By Carter B. Horsley
Gustave Courbet (1819-1877)
was a defiant artist who challenged conventions. His oeuvre defies
easy categorization. Although he was an important Realist, he
dabbled in many genres and perhaps spread his considerable talents
At his best, Courbet is a stunning
artist whose few masterpieces are indelible and immensely powerful
and quite disparate.
His youthful self-portrait
of 1845, "The Desperate Man," is a small oil that measures
17 3/4 by 21 5/8 inches but it is monumental in its impact. It
is one of those works that seem to come out of nowhere and with
few if any peers. It makes one conjure gigantic sculptures of
the inmates at Bedlam - something that Rodin or Michelangelo might
attempt. It is frenzy and desperation and immediacy. It begs the
viewer for resolution, involvement, commitment.
It is visceral - a quality
that can be found in many of his best works.
It is comforting then to see
nearby in the same gallery of this exhibition at the Metropolitan
Museum of Art an another self-portrait done four years later in
which the artist is smoking a pipe and obviously not only relaxed
and calm, but assured and rather arrogant. With his red lips,
uncombed hair and rosy cheeks and cocked pose, it is a sensuous
portrait that is reminiscent of the great portrait at the Borghese
Gallery in Rome of a man in a large red hat holding his right
hand to his chest that was for many years attributed to Giorgione
and is, in fact, definitively Giorgionesque. One can see Rembrandt
and Velasquez contemplating this portrait with fascination and
it is a prelude to Courbet's later works that harken to the great
masters of the Italian Renaissance almost as if Courbet is throwing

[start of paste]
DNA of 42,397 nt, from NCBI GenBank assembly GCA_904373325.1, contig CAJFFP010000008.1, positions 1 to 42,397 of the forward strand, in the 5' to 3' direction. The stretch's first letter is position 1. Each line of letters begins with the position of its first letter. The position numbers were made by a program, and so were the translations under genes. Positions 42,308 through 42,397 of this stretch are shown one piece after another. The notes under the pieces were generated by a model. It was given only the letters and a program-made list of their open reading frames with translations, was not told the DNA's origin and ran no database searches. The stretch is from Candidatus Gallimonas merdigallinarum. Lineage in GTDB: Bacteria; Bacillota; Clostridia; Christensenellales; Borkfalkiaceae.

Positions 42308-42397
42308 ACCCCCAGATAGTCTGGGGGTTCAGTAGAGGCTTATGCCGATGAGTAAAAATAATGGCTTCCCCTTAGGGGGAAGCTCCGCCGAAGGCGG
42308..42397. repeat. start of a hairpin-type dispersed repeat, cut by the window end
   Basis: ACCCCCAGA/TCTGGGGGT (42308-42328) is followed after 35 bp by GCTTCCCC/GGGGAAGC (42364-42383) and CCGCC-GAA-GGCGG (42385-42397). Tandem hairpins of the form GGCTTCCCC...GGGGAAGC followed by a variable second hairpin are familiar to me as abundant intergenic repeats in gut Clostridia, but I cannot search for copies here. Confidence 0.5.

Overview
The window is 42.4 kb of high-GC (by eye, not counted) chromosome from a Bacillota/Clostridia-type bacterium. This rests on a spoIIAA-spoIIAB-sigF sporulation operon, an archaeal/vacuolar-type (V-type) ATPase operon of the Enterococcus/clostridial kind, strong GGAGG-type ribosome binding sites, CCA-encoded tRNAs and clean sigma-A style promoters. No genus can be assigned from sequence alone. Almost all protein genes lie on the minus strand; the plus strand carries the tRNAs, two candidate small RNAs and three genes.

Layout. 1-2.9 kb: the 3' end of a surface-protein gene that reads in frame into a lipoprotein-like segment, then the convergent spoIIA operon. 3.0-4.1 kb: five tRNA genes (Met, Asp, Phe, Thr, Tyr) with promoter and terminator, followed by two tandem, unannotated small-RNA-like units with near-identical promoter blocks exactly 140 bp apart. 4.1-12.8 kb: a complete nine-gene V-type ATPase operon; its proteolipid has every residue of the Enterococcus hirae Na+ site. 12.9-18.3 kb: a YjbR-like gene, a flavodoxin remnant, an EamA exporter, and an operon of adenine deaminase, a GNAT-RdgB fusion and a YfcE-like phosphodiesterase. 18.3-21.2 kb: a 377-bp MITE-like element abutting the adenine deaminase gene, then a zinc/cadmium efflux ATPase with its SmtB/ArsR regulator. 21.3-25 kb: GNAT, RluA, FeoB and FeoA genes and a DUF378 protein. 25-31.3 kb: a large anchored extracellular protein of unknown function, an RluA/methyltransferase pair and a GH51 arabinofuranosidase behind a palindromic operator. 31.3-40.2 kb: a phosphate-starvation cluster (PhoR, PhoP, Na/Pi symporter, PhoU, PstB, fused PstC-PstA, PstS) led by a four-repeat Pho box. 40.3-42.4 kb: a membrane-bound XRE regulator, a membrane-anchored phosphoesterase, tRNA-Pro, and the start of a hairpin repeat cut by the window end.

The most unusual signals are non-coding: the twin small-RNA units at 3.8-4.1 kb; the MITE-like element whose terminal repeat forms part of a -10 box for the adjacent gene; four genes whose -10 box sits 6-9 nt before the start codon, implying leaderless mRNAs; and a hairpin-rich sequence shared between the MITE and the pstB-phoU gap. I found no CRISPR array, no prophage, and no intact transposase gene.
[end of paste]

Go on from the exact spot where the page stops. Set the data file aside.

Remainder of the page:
Courbet grew up in Ornans,
a village in eastern France, and he created a sensation at the
Salon of 1850-1 with paintings in which he rendered scenes from
daily village life in a realistic style but on a large scale that
used to be associated with history paintings. One of the larger
works from this period in the show is "The Preparation of
the Dead Girl," an oil on canvas that measures 77 by 99 inches.
In her review of the exhibition, Roberta Smith wrote in the February
29, 2008 edition of The New York Times that this unfinished
painting is "an astounding work of accidental Modernism."
"Courbet left this image of female community incomplete,
painting over many of the forms with white, as if to rethink its
color scheme. But the white imposes its own unity, coursing through
the painting in subtly shifting shades like a common cause or
shared feeling, softening its interactions, binding them together,"
she wrote. Perhaps, but it really is not a great painting whereas
some unfinished sketches by Mary Cassatt and Berthe Morisot are
spectacular. (See an example by Cassatt in The City Review article of a 1997 American Paintings
auction at Sotheby's
and an example by Morisot in The
City Review article of a 2000 auction at Sotheby's.)
Courbet may not have been an
"action" painter, but he really hurls his paints. "Young
Ladies of the Village" is a large and wonderful landscape
scene with figures that has an exceptional quality of light and
is a very strong composition.
Courbet is rather unsettling
in his shifting styles. "Young Ladies on the Banks of the
Seine," for example, is rather strange. The lovely canopy
of leaves at the top abruptly stops short at the left top corner.
The "young ladies" are a little ungainly and disarmingly
distracted. The Metropolitan Museum has a great portrait of a
woman beside flowers by Degas that makes this pale greatly by
Ms. Smith's article provides
the following brilliant commentary:
"In it two reclining subjects
form a pile of frothy garments, seemingly boneless female flesh,